Emerging Markets
Profits of Adversity
Growth of Emerging Markets Propensity
Population Growth Distribution
Investing In Emerging Markets
Investing in Emerging Markets
Nestlé's strategy in emerging markets
Executing the strategy
Executing the strategy
Nestle Organizational Structure
Nestle Organizational Structure
Findings and Future

Nestle. Case study


Nestle Case Study
Group 8: Sohum Mehta, Johannes Matthias, Rahil Poojara, Austin
Cunningham, Xiaoya Li


• Largest nutrition and foods company in the world
• Founded and headquarterd in Vevey, Switzerland
• Nestle originated in a 1905 merger of the Anglo-Swiss Milk
Company which was founded by Henri Nestle in 1866
• Company grew significantly during the WWI and WWII
• Operates in 86 countries
• Employees 283,000 individuals.


Key Figures
• Revenue 107.6 billion
• Operating Income 15.7 billion
• Profit 10.43 billion
• Total Assets 110.9 billion
• Total Equity 53.63 billion (2009)


• Nestle has 8500 brands with a wide range of products across a number
of markets including:
• coffee
• bottled water
• other beverages
• chocolate
• ice cream
• infant foods
• confectionary
• pet food


Growth Strategies
Forced by Switzerlands small size
Established its first foreign offices in U.S.A and
Great Britain in the late 19th century
Australia, South America, Africa and Asia in the first
three decades of the 20th century.
By the late 1990s, Nestle had 500 factories in 76
countries, sold products in 193 nations
3% of its employees are located in Switzerland

6. Emerging Markets

• Does it make sense for Nestle to focus on emerging markets?
• Infrastructure / Political difficulties ?!
• Nestlé Emerging Markets Division imports products from
more than 20 countries, and exporting products to more than
40 countries.

7. Profits of Adversity

• Nestlé's sales in emerging markets up 8.5% last year
• Double the rate of the company’s total revenue
• Sales from those regions totaled $33.15 Billion, more than any

8. Growth of Emerging Markets Propensity

• 1 billion consumers in emerging markets will increase their
incomes enough to be able to afford Nestle products within
the next decade.
• 1/3 of its revenue from emerging economies and aims to lift
that to 45% within a decade.
- CEO Paul Bulcke

9. Population Growth Distribution



12. Investing In Emerging Markets

• “Nestle will receive $28.1 billion from Novartis for its majority
stake in Alcon, the maker of Opti-Free contact lens cleaners,
giving it a cash pile exceeding the $26.5 billion that Google
had on its books at the end of March. The Swiss company is
starting a new 10 billion-franc buyback programme, though
Nestle would rather invest in its business or make
– CFO Jim Singh said on June 22

13. Investing in Emerging Markets

• “Nestle may purchase bottled water businesses in markets
such as China”
• Frits van Dijk, head of Nestle’s Asian business, on June
• “Acquisitions would also be considered to expand its business
selling nutrition products for athletes, such as PowerBar”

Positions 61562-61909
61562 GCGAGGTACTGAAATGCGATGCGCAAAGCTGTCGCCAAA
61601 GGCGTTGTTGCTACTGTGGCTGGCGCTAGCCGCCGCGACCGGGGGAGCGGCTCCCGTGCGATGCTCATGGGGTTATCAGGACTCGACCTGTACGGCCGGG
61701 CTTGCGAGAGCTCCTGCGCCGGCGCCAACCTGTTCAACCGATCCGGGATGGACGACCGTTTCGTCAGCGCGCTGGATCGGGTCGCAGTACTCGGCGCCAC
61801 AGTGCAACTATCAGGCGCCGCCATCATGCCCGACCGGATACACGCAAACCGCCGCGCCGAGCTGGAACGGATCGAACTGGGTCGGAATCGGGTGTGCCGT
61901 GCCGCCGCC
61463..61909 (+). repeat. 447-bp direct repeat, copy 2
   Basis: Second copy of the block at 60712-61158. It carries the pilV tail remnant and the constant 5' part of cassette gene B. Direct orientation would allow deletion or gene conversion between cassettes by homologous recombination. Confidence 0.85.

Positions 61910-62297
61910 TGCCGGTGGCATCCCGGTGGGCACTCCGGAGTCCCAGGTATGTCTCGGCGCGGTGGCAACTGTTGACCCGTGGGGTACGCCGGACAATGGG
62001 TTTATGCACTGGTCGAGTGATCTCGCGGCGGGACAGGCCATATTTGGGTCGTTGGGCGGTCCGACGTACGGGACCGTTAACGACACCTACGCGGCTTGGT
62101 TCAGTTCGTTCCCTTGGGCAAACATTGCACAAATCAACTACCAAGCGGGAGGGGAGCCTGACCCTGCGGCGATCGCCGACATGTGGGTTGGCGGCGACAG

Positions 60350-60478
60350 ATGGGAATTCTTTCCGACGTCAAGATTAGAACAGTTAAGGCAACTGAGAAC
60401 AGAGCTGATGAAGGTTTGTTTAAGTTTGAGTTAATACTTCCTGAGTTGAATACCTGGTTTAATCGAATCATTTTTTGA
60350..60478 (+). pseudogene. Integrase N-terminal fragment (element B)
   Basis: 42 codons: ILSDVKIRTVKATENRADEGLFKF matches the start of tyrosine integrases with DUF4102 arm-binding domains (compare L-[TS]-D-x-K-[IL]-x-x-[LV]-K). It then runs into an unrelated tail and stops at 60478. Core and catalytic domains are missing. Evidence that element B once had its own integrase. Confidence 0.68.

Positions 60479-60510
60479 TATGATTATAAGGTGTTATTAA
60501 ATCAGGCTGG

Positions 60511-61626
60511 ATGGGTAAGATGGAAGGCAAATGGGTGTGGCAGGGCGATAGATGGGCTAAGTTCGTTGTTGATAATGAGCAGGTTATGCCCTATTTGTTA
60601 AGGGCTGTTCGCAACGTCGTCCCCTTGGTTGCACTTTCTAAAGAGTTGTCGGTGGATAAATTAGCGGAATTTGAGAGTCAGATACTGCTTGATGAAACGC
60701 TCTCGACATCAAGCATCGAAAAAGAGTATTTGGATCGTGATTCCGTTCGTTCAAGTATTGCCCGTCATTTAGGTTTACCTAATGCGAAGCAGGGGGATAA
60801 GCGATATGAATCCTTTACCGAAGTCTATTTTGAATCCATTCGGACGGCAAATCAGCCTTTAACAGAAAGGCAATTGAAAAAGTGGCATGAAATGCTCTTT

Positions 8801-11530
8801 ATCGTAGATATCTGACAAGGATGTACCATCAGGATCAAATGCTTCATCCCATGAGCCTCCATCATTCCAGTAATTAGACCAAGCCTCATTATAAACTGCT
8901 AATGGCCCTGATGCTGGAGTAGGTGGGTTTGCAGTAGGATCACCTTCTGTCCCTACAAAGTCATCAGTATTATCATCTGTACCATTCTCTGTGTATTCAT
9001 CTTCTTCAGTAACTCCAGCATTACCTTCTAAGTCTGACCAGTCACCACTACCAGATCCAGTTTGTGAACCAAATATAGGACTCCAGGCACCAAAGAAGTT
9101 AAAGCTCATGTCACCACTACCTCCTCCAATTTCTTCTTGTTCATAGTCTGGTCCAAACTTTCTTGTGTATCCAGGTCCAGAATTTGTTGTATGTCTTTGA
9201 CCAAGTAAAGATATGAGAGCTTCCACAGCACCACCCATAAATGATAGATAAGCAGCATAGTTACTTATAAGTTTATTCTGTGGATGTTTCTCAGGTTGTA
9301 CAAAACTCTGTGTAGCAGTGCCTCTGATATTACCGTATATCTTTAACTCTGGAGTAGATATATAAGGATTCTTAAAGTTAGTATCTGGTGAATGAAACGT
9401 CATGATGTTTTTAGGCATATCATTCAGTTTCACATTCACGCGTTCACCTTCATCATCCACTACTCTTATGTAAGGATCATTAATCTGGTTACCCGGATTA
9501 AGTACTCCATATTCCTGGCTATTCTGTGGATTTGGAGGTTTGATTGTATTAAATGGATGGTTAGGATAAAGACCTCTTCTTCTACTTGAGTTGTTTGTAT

• Nestle Nutrition CEO Richard Laube
• Start cheap and introduce luxury later


Strategy to work effectively
• Flexibility is another distinctive competencies which Nestle
company was able to achieve to react as quickly as possible to
changing environments.
• As a consequence, company was able to respond to changes in
local demand, cultural barriers and political fluctuation.
• Ethnocentric behavior must be avoided in any circumstances in
order to approach the market in the appropriated .


• The Nestle company uses that approach in order to the
convenient fact that the consumer is easier to reached
because he is accustomed to this brand name and they
think they know what they are buying.
• The Nestle strategy was to be cultural awareness, which
means a company should employ locals in order lower
cultural barriers and resentments established by the
• Nestle believes that, the key to their success is
customization rather than exaggerated globalization.

16. Nestlé's strategy in emerging markets

Nestlé's  strategy in emerging markets
The Key strategy:
Customization rather than globalization.

17. Executing the strategy

Executing the strategy
Local adaptation
A long­term focus

18. Executing the strategy

Executing the strategy
In Nigeria: the company 
hired local singers to go to 
towns and villages offering a 
mix of entertainment and 
product demonstrations.
In China: Nestlé established 
its own distribution network, 
known as milk roads.

19. Nestle Organizational Structure

• Moving from Localization strategy to Transnational strategy
• Includes first mover advantage, local economies, global web,
economies of scale
• Strong local responsiveness, but production, training, and
R&D becoming centralized
• Management practices – spread knowledge, create learning
effects, and transfer core competencies
• “Glocal” philosophy and creating value

20. Nestle Organizational Structure

• Seven global strategic business units classified by food type
(worldwide production divisional structure)
• Five regional units by geography (worldwide area structure)
• Has created a global matrix structure
• Example of a global matrix structure:


22. Findings and Future

• Strategy succeeding and applicable to markets and countries
• Need for tighter integration at matrix points
• Focus on healthier, more nutritious products
• Raise revenue from developing countries from 33% to 45% of
total revenue within 10 years
• Will receive $28.1 billion for its stake in Alcon
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